Sunday, April 17, 2011

Crazy Paving

Crazy paving of the lungs refers to scattered or diffuse ground-glass attenuation with superimposed interlobular septal thickening and intralobular lines. While initially thought to be specific for pulmonary alveolar proteinosis, it has since been reported in so many conditions that it is essentially a nonspecific finding. The oculoglossal reflex of PAP persists, however. Clinical presentation can help narrow the differential diagnosis.

Chronic presentation

  • Pulmonary alveolar proteinosis (shown above): Rare, classic condition associated with Crazy paving. Radiographs reveal bilateral, symmetric alveolar consolidation or ground-glass opacity in a perihilar or hilar distribution resembling pulmonary edema. CT reveals diffuse ground-glass attenuation with superimposed intra- and interlobular septal thickening. Patients present with chronic (months to years) progressive dyspnea and dry or minimally productive cough.
  • Nonspecific interstitial pneumonitis: Symmetric, subpleural and basal-predominant ground-glass attenuation is the most common CT finding. Superimposed consolidation and irregular reticular lines can be seen. Patients present with gradually worsening dyspnea over several months, and they often experience fatigue and weight loss.

Subacute presentation

  • Cryptogenic organizing pneumonia (COP): Associated with collagen-vascular diseases, infection, and drugs. Scattered and asymmetric consolidation bilaterally, and classically peripherally. The crazy paving pattern is uncommon. Patients present with mild dyspnea, cough, and fever that have been developing over a few weeks.


  • Infection: Pneumocystis jirovecii pneumonia in immunocompromised patients. Ground-glass areas represent foamy alveolar exudates, while the lines represent thickening of the alveolar walls by edema and cellular infiltrates.

Laxative ingestion, use of oil-based nose drops, or fire-breathing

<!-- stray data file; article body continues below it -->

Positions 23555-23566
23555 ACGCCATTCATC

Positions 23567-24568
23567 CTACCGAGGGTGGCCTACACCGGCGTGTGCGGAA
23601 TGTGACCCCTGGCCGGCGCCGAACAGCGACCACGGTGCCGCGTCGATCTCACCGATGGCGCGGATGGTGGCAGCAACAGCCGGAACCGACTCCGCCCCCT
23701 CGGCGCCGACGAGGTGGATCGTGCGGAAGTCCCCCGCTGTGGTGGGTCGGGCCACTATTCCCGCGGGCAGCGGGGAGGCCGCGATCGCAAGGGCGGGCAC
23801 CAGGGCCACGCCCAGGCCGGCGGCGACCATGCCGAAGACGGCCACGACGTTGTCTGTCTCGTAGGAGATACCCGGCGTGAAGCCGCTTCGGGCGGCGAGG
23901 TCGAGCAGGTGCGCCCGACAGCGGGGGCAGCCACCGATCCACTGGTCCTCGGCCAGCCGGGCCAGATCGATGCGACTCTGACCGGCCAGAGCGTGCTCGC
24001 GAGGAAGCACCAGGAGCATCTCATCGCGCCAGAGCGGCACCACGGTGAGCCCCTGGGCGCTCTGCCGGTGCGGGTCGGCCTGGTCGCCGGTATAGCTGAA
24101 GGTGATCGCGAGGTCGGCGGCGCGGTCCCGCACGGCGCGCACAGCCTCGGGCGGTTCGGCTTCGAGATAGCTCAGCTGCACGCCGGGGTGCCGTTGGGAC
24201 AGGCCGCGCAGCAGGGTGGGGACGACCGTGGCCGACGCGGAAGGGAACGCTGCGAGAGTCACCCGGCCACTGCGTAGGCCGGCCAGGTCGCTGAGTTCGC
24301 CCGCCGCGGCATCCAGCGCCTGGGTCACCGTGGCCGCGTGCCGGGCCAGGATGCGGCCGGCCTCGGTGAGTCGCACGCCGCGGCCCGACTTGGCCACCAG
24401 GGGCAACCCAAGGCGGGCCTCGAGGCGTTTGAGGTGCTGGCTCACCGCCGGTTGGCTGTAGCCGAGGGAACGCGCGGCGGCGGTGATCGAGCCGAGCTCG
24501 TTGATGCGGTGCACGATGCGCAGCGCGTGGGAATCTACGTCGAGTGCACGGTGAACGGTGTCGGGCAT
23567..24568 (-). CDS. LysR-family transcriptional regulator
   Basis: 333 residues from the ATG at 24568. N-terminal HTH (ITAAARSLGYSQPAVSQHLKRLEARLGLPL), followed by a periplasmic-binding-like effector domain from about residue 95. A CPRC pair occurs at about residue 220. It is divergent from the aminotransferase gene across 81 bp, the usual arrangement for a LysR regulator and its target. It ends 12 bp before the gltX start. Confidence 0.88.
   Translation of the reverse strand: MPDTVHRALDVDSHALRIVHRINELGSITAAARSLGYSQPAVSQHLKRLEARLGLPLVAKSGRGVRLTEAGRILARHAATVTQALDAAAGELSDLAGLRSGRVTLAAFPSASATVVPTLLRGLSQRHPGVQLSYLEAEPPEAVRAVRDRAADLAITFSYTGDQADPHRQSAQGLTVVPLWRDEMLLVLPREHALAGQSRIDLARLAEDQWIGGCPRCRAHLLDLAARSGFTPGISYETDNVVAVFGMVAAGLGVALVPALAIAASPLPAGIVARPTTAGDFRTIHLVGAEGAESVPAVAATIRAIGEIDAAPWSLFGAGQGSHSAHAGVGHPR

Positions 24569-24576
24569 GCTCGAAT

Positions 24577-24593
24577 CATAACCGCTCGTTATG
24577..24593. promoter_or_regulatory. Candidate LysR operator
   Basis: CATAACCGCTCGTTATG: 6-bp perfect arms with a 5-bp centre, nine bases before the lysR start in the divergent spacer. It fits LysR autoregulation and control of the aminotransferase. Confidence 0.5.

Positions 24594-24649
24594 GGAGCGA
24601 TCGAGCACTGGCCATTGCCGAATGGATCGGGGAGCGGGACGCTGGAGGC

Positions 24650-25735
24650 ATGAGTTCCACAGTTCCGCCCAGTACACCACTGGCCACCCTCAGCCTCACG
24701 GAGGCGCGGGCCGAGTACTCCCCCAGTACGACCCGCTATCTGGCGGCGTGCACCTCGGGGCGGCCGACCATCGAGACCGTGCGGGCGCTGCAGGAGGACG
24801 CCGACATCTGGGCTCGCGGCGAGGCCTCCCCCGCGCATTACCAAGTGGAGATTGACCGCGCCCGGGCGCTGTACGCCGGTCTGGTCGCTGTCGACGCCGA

• Lipoid pneumonia: Due to inhalation of lipid. Consolidation is characteristically fat attenuation. Crazy paving can also be seen, reflecting intraalveolar and interstitial accumulation of lipid-laden macrophages and thickening of alveolar walls.

ICU patient

  • Diffuse alveolar damage:
  • Pulmonary edema:


  • Brochoalveolar carcinoma: Ground-glass areas reflect intra-alveolar glycoprotein and the superimposed reticular attenuation is caused by interstitial infiltration by inflammatory or tumor cells.
  • Pulmonary hemorrhage: Multiple causes, including idiopathic pulmonary hemosiderosis, Wegener granulomatosis, Churg-Strauss syndrome, Goodpasture syndrome, collagen-vascular diseases (systemic lupus erythematosus, rheumatoid arthritis, systemic sclerosis, polymyositis, and mixed connective-tissue disease), drug-induced coagulopathy, and hemorrhage associated with malignancy.
  • Inflammatory: Sarcoidosis
  • Pulmonary alveolar microlithiasis (mimic): When extensive, the calcifications can result in interlobular septal thickening. Microliths smaller than 1 mm can produce a ground-glass appearance. Together, these can give an appearance similar to crazy paving.


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